Worm Therapy for Autoimmune Disorders


worm therapy autoimmune disorderFor humans, hookworm is a parasite that can bring diseases. But it turns out that some people puts hookworm into their bodies to cope with autoimmune disorders. Is this worm therapy really effective?

Alternative therapy with hookworms or helmintic therapy is not approved by the Food and Drug Administration (FDA). However, this therapy is widely used in various parts of the world.

In America, the type of worm used is Necator Americanus a kind of hookworm. As a parasite, thisworm is quite dangerous because it can penetrate the intestinal mucosa and suck blood so that it can cause anemia.

How to use it as a therapy is attaching the worm larvae in the patient’s arm using a bandage. Within a few hours, the larvae will enter the patient through the skin layer.

Usually the patient will feel some side effects when the larva begins to infect. Among the most common is itching, which can be solved with anti-allergy.

Reflecting on the past when people are not familiar with sanitation and hygiene, autoimmune diseases was not much found. When people rarely bathe and wash their hands, immunity is stronger because it is often exposed to parasites including hookworm.

Is that true? Dr Joel Weinstock, a professor of gastroenterology from Tufts Medical Center spoke about using worms to treat autoimmune diseases.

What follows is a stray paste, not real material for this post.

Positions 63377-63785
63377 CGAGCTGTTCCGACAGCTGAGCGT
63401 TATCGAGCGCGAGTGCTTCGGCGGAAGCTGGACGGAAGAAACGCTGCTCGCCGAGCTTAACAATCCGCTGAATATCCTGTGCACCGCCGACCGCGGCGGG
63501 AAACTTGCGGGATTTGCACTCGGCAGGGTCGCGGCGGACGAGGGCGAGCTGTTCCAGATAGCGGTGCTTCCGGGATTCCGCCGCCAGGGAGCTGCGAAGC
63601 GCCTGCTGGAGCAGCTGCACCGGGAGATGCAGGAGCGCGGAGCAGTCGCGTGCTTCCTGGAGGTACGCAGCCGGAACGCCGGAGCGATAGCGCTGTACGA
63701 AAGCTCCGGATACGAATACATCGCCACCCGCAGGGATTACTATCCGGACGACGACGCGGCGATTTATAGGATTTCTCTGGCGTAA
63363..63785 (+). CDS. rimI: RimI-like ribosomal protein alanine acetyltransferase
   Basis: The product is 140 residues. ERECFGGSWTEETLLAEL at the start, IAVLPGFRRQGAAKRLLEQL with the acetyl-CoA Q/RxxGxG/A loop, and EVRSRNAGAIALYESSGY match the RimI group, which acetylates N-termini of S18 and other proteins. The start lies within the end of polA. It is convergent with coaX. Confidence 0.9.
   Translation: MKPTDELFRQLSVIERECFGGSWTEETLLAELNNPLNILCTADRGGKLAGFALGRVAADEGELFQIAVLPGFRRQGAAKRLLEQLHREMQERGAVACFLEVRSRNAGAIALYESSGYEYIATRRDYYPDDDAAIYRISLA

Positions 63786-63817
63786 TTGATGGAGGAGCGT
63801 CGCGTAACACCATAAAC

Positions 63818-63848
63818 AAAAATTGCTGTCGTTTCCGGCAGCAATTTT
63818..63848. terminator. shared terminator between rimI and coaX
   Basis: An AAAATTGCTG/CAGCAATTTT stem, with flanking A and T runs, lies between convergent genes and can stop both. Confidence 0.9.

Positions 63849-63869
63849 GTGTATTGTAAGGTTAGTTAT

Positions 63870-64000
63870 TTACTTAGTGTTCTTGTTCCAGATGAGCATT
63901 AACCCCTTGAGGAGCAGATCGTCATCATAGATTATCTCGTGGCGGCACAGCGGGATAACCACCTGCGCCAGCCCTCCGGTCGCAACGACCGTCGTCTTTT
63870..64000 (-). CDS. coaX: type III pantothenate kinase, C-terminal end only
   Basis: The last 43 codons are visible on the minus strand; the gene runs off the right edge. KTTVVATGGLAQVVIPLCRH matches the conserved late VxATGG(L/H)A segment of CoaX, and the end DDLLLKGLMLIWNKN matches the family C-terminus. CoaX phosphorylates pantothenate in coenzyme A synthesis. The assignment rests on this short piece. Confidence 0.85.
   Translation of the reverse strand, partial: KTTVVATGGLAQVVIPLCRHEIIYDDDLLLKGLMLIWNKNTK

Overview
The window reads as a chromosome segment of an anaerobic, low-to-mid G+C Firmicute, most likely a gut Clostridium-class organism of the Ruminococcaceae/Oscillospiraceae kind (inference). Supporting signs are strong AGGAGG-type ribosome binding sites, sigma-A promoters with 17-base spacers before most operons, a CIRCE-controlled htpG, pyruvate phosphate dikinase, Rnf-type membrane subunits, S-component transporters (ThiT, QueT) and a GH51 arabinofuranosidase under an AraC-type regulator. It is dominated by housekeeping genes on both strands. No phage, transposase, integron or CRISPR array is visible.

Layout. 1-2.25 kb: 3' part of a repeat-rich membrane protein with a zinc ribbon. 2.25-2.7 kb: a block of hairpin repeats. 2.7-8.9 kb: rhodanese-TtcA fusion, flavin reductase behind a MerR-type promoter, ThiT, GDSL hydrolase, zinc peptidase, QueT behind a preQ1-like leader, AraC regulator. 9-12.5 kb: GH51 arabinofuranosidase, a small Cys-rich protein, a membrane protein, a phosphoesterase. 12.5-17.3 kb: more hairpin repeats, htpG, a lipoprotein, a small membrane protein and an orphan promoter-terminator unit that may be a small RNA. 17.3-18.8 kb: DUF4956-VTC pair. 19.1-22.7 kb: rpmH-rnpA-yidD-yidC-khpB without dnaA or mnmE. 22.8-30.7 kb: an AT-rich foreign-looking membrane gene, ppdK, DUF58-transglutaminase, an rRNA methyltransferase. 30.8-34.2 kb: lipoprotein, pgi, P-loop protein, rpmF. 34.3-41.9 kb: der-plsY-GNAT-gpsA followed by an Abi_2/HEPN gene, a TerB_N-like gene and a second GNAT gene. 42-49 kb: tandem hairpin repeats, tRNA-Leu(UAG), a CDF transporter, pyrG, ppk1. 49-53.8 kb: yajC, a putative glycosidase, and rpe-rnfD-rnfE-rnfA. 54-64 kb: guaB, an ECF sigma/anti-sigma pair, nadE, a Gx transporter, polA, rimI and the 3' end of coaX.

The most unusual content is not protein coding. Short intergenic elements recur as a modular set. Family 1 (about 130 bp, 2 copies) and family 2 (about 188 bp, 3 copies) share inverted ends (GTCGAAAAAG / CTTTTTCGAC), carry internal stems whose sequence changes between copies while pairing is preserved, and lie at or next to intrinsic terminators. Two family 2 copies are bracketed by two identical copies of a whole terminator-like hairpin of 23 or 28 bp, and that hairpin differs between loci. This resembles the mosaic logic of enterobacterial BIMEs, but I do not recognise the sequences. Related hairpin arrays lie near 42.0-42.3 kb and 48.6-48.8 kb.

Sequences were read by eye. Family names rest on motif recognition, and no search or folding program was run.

Weinstock studied this type of alternative therapy since the 1990s and concluded that the worms are able to provide a calming effect on the human immune system. When tested in mice, this therapy was powerful to relieve symptoms of asthma, type-1 diabetes and inflammatory bowel disease.

When tested in humans in 2005, 23 of 29 patients of Chorn’s disesase experienced improved conditions. The types of worm which was used was Trichuris suis, parasitic worms commonly found in pigs.

But problems arise when the worms still lives in the human body until several months later. In the long run, the worms will again become parasites so that he concluded that the effect of worm therapy is only effective for short-term.

Weinstock warned that there is a risk that must be paid when to many worms enters the body. The most common risk is anemia resulting in death, especially if using hookworms.

“Most people use worm therapy as a last resort, when  other ways are not able to cope with an autoimmune disorder they suffer,” said Weinstock.

Source: FoxNews